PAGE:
In total, investors who took Fortune magazine’s advice and followed it to the letter lost more than 70% of their capital – almost three times worse than they would have done had they just bought and held the S&P 500 in its entirety over the same period…
- The truth about expertise – and certainty….
The moral of our story is not new – but it is clear, straightforward and it bears frequent repetition: expertise is over-rated and frequently illusory…
This is especially the case in the world of money….
Very many financial commentators, economists, investment experts, analysts and brokers know very little about what TODAY holds, let alone what might play out over a period of years….
But readers and investors and editors and producers want certainty because certainty is what sells….
This ‘might’ go up does not sell as well as this ‘will’ go up. ‘I’m not sure’ is not as strong a statement or sentiment as ‘I’m in no doubt whatsoever’. And who wants to read or hear what someone doesn’t know for sure?
So, a never-ending, ever-growing line of ‘experts’ continue to try to provide certainty despite – whether or not they realize it – not having a cat in hell’s chance of actually providing it….
Sometimes these folk get lucky. A broken clock tells the right time twice a day. But for the main part, nobody knows very much at all about the future or what it holds. Not for certain….
Certainty is not the widely or freely available commodity that newspapers, magazines, newsletters, columns, TV programmes, podcasts and twitter accounts would lead you to believe….
In reality, certainty is as rare as hen’s teeth. Which is why I always sit up and take notice when some financial, investment or economic ‘expert’ claims to speak with ‘certainty’ about the future….
He might know what he is talking about. It is always possible. But the chances are he doesn’t. Chances are he is fooling himself or trying to fool you….
At the very least the expert’s belief in his/her own certainty is worth challenging rather than swallowing whole and going to market with….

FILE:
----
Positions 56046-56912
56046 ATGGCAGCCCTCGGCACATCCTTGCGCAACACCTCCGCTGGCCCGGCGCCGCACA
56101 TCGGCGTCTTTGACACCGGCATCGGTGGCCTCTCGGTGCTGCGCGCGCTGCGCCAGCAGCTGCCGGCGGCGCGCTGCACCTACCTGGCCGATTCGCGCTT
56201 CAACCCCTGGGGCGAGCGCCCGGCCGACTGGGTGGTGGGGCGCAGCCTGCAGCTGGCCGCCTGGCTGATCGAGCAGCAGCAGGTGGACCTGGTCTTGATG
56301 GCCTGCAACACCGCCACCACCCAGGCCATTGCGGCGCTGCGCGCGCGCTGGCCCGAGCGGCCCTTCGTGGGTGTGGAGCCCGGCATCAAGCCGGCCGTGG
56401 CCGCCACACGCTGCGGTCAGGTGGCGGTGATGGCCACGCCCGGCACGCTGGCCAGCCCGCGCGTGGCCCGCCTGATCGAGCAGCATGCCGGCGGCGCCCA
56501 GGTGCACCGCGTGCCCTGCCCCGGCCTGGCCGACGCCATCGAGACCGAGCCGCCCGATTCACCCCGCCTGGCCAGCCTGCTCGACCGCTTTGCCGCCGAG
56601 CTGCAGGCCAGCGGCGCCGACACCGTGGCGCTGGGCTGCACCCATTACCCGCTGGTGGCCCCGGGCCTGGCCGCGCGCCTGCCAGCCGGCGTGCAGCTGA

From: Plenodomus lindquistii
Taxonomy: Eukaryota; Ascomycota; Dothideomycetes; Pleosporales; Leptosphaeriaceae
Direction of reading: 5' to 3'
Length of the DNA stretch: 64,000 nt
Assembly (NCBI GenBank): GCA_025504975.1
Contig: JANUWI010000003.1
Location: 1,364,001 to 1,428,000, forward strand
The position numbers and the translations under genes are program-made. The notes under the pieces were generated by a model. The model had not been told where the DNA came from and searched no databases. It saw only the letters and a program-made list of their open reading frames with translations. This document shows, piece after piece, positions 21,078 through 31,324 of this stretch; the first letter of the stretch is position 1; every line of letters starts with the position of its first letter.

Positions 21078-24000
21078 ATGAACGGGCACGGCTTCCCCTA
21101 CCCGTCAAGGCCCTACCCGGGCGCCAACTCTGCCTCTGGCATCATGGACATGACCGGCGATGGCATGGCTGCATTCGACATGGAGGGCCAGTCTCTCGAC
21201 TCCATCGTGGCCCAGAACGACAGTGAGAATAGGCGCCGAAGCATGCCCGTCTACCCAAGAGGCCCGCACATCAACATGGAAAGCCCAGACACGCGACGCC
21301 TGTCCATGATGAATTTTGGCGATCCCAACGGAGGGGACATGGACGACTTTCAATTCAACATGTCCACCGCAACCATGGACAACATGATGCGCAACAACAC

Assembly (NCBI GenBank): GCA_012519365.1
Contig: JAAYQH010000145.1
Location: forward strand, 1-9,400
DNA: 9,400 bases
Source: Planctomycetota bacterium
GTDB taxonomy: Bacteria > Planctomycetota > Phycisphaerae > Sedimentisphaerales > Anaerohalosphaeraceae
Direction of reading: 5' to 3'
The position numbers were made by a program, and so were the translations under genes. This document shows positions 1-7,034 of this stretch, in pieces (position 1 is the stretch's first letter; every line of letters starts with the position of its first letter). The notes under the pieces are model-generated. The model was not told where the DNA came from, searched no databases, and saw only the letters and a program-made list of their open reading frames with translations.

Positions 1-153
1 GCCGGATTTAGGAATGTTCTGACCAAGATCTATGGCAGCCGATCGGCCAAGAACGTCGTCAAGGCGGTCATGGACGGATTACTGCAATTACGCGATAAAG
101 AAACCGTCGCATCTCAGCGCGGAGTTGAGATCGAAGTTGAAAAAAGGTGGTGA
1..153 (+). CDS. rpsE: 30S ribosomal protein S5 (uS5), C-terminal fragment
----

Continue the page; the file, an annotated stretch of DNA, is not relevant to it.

- Belief is not certainty….
Peter Navarro was at it last week….
The economist who serves both as President Trump’s assistant and as his Director of Trade and Manufacturing policy was speaking on ABC television….
He told viewers: ‘I can tell you with certainty…. we’re going to have a strong economy through 2020 and beyond with a bull market…’
He might believe what he is saying. What he is saying might turn out to be true….
But a wide gulf exists between now and then – between forecast and fulfilment. It is a gulf within which anything and everything could happen….
Navarro doesn’t know what the future holds or the effects one future event might have on another. He has no idea what is going to happen. No idea at all. He can only guess or make assumptions based on what he believes might happen….
And, as Mark Twain said, it is the things you believe you know but don’t that ultimately get you into trouble….
In short Navarro is doing no more than telling you what he believes, or he is trading on his ‘expert’ status to convince you of the same….
Belief – however fervent or however honestly-held – is not the same thing as certainty though. And investors would be well advised not act on the former as though it were the latter. It pays to dig deeper and distinguish between the two….
Experts who tell you they are ‘certain’ about markets or the economy are not to be trusted. That much at least I am certain of….
That’s the truth of it as we see it….
All the best,